New frontiers of capital: a geography of commercial real estate finance
The recent development experience of modern economies demonstrates the increasing role and impacts of financial activities on regional and national economic systems, effects which remain largely overlooked by current theory and empirical work. This dissertation contributes to this gap in knowledge by addressing the geographical flow of capital into commercial real estate markets.Three main research questions are addressed: (1) does capital flow freely over space into commercial real estate markets in accordance with neo-classical expectations of market equilibrium or is the flow spatially uneven? (2) how and why have spatial patterns of capital flows changed over time, and (3) what are the implications of these changing spatial on local commercial real estate markets and regional economies? To answer these questions, the dissertation develops a theoretical framework to describe the decisions made by investors in their allocation of funds to particular places. This framework begins with a neo-classical process driven by spatial differences in rates of return on assets. Then, additional components are added which modify this simple process, including barriers and costs of distance, management of risk and uncertainty, organizational characteristics, industry specific factors and norms, path dependence, serendipity, and shocks and long-term structural change. Spatial outcomes are then tested empirically through analysis of investment behaviors by institutional, real estate investment trusts (REITs), and foreign investors in the US over the 1980 to 1996 period. This evidence shows a high degree of spatial differentiation amongst these players in their investment and also demonstrates a dispersal of capital to smaller metropolitan areas. In addition, there is a convergence of capitalization rates across regions. Empirical work in Stockholm Sweden illustrates the dramatic effects of a regulatory barrier on local property markets and the regional and national financial system in addition to the channeled flow of investment, particularly to central London, when these barriers were suddenly removed.The dissertation concludes that structural change and shocks have led to the dispersal of capital across places, yet there is no end to geography, as changes in individual and organizational behavior and increasing financial complexity will never allow a state of spatial equilibrium.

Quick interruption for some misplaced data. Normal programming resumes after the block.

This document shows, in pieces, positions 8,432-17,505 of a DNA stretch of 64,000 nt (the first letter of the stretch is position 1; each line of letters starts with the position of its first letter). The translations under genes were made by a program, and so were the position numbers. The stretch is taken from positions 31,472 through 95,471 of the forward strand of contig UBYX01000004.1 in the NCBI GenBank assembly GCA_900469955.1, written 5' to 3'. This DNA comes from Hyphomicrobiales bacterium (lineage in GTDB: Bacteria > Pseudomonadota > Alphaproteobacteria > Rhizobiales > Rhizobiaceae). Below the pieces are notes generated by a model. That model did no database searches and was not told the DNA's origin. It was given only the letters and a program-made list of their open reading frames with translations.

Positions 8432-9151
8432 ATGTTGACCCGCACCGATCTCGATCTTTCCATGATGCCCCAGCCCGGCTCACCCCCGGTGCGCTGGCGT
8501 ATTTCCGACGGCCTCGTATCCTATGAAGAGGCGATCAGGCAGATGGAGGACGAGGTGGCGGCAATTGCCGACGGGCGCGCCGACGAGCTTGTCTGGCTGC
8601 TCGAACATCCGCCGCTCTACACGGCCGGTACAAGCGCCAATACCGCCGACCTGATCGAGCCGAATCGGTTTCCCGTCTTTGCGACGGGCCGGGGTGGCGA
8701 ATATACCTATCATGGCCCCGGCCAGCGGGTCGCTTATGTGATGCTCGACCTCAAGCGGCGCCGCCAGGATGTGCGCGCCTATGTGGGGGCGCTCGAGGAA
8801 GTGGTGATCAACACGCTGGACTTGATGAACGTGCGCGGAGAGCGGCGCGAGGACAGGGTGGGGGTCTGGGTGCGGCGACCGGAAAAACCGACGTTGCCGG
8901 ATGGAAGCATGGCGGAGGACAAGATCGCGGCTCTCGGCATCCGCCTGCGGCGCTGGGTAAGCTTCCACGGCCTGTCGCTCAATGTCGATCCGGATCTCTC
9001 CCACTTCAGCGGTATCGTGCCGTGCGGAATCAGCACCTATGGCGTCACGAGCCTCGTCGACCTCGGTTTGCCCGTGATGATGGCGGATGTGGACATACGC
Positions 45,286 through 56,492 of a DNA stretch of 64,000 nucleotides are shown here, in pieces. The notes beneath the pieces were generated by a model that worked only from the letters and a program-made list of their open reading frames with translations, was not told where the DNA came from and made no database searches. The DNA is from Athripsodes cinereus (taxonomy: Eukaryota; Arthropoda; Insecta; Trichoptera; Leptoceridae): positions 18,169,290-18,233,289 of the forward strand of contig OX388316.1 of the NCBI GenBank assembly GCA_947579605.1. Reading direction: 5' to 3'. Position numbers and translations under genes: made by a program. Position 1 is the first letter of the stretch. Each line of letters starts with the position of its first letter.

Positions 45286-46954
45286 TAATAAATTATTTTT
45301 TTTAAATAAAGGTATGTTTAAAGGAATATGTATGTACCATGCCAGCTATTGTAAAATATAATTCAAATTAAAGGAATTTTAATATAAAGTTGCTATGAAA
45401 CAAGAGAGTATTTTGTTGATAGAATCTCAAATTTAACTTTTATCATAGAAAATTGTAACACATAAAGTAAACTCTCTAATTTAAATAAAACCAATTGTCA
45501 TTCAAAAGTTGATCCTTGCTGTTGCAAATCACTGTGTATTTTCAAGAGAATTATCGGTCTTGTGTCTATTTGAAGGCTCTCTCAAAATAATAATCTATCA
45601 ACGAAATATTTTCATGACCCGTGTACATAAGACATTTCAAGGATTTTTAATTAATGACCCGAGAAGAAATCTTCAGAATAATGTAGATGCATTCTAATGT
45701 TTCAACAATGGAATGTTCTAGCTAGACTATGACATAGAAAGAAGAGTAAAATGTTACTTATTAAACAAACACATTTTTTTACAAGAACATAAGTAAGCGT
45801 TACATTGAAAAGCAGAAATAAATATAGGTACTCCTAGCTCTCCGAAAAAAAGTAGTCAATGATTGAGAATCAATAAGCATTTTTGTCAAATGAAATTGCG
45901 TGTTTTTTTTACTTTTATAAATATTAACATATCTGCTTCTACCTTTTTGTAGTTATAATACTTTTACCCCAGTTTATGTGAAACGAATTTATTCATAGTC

- Geography